From the start of the 2005 season, the grid position of a driver will be based on the aggregate lap times set in the first and second qualifying sessions. In 2005, as in 2003 and 2004, qualifying will consist of two qualifying sessions. However, next year, both sessions will be crucial for the drivers’ grid position, with the first session taking place on Saturday from 14.00hrs local time and the second session on Sunday from 10.00hrs local time.
As in 2004, both sessions will be single lap qualifying sessions, however, in 2005 drivers will contest the Saturday session in the reverse order of their finishing positions in the previous race. The teams may decide the amount of fuel they use for this session.
For the Sunday qualifying session, the cars may be refuelled, but the amount of fuel used for this session may not be changed for the race, and the same regulation is applied for the set-up. The aggregate of the lap times set in the Saturday and Sunday sessions will then decide the grid positions.
“For the first time TV will be able to show all the cars doing a flat-out lap that counts for the grid with minimum fuel,” said FIA President Max Mosley, “And then that will be combined with the other one on the following morning, so the complaint that we never see the cars with minimum fuel going flat-out is answered.”
Engines must now last for two races rather than just one, with any unscheduled change resulting in a 10-place penalty on the grid. That will put a premium on reliability.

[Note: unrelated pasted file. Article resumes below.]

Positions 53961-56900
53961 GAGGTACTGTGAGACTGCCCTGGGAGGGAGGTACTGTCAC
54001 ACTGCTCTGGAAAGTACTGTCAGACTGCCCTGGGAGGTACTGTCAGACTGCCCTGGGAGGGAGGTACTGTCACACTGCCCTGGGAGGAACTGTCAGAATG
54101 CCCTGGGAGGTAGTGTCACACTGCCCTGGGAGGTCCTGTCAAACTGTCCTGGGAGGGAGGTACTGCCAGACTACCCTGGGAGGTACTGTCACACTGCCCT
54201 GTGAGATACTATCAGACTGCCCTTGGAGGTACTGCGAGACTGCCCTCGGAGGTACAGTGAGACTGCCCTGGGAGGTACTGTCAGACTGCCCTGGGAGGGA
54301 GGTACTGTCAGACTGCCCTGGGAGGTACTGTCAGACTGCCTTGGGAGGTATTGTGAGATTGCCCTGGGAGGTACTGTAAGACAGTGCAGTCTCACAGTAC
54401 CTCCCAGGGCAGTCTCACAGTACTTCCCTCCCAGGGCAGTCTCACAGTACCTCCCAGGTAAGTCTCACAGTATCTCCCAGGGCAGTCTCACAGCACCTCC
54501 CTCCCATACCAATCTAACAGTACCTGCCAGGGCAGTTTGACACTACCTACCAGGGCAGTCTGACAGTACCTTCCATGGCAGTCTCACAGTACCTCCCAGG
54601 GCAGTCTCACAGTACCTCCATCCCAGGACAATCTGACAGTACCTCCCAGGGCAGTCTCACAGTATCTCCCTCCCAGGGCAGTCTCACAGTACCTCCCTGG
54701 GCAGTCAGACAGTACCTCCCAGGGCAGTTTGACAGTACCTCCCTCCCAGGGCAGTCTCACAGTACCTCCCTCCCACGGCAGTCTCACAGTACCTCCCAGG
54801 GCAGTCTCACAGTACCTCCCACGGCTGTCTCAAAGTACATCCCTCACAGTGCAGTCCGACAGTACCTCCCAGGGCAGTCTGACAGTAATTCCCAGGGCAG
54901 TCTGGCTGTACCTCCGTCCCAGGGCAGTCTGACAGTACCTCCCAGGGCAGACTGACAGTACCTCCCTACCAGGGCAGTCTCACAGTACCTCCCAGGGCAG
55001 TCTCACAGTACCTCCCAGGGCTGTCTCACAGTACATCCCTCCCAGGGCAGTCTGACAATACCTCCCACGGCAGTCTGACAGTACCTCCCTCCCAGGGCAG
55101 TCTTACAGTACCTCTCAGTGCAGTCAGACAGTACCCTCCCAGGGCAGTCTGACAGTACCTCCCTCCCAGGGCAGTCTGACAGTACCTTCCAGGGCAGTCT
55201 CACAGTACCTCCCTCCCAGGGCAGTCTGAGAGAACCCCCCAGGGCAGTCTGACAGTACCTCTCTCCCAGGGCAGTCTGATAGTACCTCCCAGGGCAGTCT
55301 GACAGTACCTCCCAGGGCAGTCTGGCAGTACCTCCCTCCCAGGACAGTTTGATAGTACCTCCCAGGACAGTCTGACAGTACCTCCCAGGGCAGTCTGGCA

Front wings have been lifted by 50mm to reduce downforce and those at the rear have been brought forward 150mm relative to the centre line between the rear wheels. The diffuser at the rear becomes shallower, at around 40 percent the height of 2004 levels. The changes, intended to cut downforce by about 25 percent to slow cars on safety grounds, should make cars 'twitchier' toand more spectacular to watch with their reduced grip
Tyres must last for qualifying and the race. "The focus in the factory has been to recover that downforce and obviously it won't be until the early races of the season that we'll see how well each team has done," said Williams' co-owner Patrick Head. Testing has seen teams experiment with innovative aerodynamic parts, notably McLaren with a horn-like wing on the engine cover.
Tires must last for qualifying and the race. The reason being that harder, and therefore more durable, tires will reduce cornering speeds. This means pit stops will look very different, with fewer mechanics involved as cars take on fuel without tire changes, and will be less frequent. Tires can be replaced in the event of a puncture or damage caused by debris but not during a re-fuel. Drivers would previously have changed tires two or three times during a race, after 70 to 100km, in carefully orchestrated pit stops. They must now last around 350km. All drivers will be allowed three sets of the same specification tyres for Saturday and Sunday. One will be used for Saturday practice, another for qualifying and the race while the third set is held back in case of a puncture.
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